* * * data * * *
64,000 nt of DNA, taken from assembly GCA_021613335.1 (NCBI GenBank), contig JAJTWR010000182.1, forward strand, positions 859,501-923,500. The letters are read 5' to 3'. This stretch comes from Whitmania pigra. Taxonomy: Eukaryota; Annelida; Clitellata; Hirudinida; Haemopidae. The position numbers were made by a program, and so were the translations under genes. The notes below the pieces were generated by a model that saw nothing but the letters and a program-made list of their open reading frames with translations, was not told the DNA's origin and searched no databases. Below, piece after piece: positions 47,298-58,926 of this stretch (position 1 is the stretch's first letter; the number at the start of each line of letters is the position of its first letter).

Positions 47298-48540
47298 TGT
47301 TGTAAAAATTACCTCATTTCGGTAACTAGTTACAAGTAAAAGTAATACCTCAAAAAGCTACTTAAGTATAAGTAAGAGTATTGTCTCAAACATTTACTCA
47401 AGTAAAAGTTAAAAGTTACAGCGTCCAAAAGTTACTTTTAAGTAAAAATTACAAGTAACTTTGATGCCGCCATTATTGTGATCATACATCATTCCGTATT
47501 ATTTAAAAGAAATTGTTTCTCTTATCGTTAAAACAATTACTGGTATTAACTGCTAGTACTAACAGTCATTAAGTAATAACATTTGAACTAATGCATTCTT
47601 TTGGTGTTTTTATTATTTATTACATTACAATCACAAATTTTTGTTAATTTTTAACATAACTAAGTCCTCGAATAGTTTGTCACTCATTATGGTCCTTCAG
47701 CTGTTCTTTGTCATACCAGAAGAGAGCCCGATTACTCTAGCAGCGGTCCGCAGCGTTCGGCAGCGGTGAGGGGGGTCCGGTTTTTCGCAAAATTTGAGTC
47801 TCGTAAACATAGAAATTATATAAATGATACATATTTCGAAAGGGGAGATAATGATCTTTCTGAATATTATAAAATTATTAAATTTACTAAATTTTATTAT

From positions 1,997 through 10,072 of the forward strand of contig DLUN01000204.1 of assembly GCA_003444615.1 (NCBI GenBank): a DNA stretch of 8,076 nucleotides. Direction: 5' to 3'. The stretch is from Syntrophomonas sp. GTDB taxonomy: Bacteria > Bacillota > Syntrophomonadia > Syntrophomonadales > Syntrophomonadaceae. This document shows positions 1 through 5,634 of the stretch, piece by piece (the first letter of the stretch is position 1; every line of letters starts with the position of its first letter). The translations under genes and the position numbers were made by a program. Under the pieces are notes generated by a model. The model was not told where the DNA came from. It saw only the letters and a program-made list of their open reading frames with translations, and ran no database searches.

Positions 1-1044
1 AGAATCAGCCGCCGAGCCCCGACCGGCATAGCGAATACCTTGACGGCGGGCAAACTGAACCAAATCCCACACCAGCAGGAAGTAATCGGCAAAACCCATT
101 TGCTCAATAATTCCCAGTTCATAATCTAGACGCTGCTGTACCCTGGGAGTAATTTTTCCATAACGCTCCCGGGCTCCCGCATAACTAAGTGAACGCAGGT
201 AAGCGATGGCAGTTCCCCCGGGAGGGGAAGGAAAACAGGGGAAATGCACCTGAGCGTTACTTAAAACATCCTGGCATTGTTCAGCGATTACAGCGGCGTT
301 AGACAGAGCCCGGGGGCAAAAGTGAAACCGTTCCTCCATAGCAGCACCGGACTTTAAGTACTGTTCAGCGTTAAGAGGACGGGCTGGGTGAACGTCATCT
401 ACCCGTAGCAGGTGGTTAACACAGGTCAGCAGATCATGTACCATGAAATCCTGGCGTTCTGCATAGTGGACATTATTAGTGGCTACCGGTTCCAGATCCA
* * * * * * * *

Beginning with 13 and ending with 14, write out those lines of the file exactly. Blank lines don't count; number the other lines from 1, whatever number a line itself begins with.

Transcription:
101 TGCTCAATAATTCCCAGTTCATAATCTAGACGCTGCTGTACCCTGGGAGTAATTTTTCCATAACGCTCCCGGGCTCCCGCATAACTAAGTGAACGCAGGT
201 AAGCGATGGCAGTTCCCCCGGGAGGGGAAGGAAAACAGGGGAAATGCACCTGAGCGTTACTTAAAACATCCTGGCATTGTTCAGCGATTACAGCGGCGTT